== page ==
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Feature Story August 25, 2006
Hot Afternoons in Armenia's Frozen Zone
By Yasha Levine Browse author Email
Page 5 of 6

"About 20% of the population lives in chocolate, the rest live in total shit. That 20% contains all the friends and relatives of government or army officials," Vadim said, pointing to the luxury building.

The Nagorno-Karabakh Defense Army has about 20,000 active military personnel. But taking into account the region's tiny population of 140,000, Karabakh tops even Israel and North Korea as among the most militarized countries in the world per capita. 1 out 7 people is actively serving in Karabakh's army. North Korea, by comparison, has a ratio of only 1 out of 20.

Although you have to go outside the city side to see the surface-to-air missile batteries that dot the country, Stepanakert's streets are teeming with men decked out in green camo uniforms, leisurely rolling around on their green UAZ army jeeps.

"You know, people in Karabakh say this joke when a baby is born. They say, 'Is that a girl or a lieutenant?'" Ruslan explained to me on our drive into Stepanakert.

Vadim put it another way. "There's not much else to do in Karabakh. There are no jobs and the army pays well... You have a choice, you can either farm or serve."


"People here are building castles, but we should be building underground! Cities, bomb shelters, schools... To wage war, you don't need to invade with troops. It's enough to send missiles. We need to build underground so that when they level our cities, we'll survive and be able to fight," Murad Petrosyan, the founder of an independent Karabakh monthly newspaper called What is to be Done and a host on a Karabakh TV political talk show , told me.

We met in the patio of my western-style hotel in Stepanakert built by an Australian-Armenian. It was noon and already pushing 105 degrees. An obnoxious group of French-Armenian kids signing Armenian songs just set off for their day trip around the Republic of Nagorno-Karabakh. The threat from Azerbaijan just didn't seem real.

"So you take Aliyev's threat seriously? You think that Azerbaijan will try to take Karabakh back by force?" I asked him.

"It won't happen now, but if the political situation won't change in the next two or three years, yes, I think that he'll invade"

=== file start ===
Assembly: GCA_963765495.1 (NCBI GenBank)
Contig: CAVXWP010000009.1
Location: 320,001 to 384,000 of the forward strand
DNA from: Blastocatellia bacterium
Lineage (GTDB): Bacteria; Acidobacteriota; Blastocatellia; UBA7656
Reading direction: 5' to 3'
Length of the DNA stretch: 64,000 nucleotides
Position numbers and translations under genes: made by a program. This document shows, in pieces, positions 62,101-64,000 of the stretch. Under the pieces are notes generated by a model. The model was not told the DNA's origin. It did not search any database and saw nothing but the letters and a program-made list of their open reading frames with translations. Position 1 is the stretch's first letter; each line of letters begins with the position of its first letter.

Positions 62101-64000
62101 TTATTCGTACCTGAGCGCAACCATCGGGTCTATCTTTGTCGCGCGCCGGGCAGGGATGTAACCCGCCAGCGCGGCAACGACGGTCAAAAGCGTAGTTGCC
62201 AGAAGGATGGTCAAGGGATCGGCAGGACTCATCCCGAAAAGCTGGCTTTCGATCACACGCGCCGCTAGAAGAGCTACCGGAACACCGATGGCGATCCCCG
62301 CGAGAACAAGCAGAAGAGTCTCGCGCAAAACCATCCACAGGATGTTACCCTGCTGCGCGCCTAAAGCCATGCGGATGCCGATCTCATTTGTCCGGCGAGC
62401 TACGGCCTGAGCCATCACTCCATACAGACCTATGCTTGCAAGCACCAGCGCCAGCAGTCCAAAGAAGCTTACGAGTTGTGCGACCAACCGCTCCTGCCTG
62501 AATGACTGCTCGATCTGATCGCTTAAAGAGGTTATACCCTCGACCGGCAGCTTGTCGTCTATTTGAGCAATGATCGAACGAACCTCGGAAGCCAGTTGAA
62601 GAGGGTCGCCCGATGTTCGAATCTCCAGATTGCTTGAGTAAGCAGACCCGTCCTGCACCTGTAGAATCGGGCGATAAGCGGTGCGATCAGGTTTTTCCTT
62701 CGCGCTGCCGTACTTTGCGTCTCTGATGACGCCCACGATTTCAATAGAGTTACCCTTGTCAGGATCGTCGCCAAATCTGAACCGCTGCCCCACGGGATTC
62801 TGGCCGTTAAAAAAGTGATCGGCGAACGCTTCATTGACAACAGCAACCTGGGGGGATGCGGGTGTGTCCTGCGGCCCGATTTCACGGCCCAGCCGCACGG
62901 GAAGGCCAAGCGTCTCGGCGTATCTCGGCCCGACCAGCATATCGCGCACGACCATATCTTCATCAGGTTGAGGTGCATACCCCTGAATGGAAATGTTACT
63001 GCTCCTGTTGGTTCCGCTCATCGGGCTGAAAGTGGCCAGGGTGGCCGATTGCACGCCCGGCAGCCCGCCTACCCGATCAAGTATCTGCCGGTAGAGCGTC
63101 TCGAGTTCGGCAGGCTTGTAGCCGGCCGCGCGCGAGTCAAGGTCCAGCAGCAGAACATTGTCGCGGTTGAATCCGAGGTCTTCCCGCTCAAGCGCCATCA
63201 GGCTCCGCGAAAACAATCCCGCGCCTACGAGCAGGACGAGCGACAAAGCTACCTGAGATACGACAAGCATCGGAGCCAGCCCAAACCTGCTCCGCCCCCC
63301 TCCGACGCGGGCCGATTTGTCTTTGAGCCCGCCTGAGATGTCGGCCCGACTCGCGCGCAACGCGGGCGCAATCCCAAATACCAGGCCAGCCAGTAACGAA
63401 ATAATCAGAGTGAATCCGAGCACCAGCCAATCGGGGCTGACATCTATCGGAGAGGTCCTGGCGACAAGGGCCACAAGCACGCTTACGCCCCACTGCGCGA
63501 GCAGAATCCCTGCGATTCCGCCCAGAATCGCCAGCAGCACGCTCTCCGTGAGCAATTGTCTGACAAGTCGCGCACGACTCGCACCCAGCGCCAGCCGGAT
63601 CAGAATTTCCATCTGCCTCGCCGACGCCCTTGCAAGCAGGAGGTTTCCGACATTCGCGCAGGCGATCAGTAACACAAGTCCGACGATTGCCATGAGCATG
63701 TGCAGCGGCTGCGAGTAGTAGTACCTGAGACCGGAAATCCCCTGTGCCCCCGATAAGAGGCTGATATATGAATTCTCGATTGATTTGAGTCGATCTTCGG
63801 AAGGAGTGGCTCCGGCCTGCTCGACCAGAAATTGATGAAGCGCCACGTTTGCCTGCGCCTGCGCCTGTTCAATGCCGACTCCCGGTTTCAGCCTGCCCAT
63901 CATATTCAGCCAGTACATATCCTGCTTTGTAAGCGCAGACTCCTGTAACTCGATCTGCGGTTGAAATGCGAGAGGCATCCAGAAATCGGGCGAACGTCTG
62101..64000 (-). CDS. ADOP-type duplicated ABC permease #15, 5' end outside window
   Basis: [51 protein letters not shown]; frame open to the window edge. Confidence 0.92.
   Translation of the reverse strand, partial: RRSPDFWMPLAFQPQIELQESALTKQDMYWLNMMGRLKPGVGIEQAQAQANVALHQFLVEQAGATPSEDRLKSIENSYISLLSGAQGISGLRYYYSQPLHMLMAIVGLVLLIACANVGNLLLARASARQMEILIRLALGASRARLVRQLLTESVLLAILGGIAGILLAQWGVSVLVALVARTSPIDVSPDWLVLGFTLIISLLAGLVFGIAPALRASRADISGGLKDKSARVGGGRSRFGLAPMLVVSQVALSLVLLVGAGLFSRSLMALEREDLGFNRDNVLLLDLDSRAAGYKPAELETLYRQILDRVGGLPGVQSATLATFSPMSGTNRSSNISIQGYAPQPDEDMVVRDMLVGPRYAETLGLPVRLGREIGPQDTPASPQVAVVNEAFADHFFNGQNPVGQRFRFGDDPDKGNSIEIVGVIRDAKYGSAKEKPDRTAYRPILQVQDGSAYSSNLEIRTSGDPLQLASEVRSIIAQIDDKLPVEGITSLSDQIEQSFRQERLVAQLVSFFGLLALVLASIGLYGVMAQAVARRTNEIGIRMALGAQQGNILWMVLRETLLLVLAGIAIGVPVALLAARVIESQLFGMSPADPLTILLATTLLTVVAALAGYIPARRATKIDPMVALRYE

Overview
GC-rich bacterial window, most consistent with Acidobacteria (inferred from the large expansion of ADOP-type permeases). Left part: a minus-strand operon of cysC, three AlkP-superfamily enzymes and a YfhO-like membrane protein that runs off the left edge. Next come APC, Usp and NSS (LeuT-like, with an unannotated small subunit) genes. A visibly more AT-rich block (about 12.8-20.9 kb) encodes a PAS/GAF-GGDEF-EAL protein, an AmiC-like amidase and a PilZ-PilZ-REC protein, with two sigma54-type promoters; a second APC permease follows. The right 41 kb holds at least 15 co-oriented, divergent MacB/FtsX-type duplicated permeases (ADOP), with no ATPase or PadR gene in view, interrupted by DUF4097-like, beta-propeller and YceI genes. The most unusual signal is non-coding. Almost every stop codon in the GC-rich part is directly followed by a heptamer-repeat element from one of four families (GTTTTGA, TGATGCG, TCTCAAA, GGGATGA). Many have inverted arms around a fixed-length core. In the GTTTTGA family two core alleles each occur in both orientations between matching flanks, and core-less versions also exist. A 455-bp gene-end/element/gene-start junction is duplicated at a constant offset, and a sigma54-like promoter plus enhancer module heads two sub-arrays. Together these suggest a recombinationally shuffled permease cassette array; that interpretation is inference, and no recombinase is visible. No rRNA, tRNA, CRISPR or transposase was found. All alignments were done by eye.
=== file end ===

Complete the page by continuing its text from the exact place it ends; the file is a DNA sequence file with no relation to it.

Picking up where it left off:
"But won't Russia object?" I asked.

Russia is Armenia only real military ally. Russia started moving military hardware to its 102nd military base in northern Armenia after the US-backed Georgian president, Saakashvili, started trying to boot the Russian military from his country. In 1997, Armenia signed a friendship treaty with Russia that outlines mutual military assistance in the event of a military threat and allows Russian troops to patrol Armenia's borders with Turkey and Iran. Today, about 5,000 Russian troops are stationed in northern Armenia.

But according to Petrosyan, the Russians are playing both sides and seek to undermine Western influence by destabilizing the region. "Local politicians are naïve. They don't realize that it's profitable for Russia to have the Karabakh question unresolved. Russians come here, pat the politicians on the shoulder and say 'Don't worry, we will support you.' They believe it and spread the propaganda that there will be no war, that it will be safe."

"The only thing that will stop the Turks is international recognition for Karabakh. We need to become more democratic, more transparent and less corrupt. That's the only way. The problem is that no one cares about building a good society here. We've inherited corruption from the Soviet Union that needs to be dealt with."

Democracy as Armenia's biggest resource is an idea that Armenian politicians parrot all the time. The idea that the West will naturally align and protect democratic counties like theirs is a dream everyone blindly believes. Armenians accept Russia's military protection and at the same time take comfort in America's oath to promote and protect democracy in the world.

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Yasha Levine is an editor at The eXile. You can contact him at
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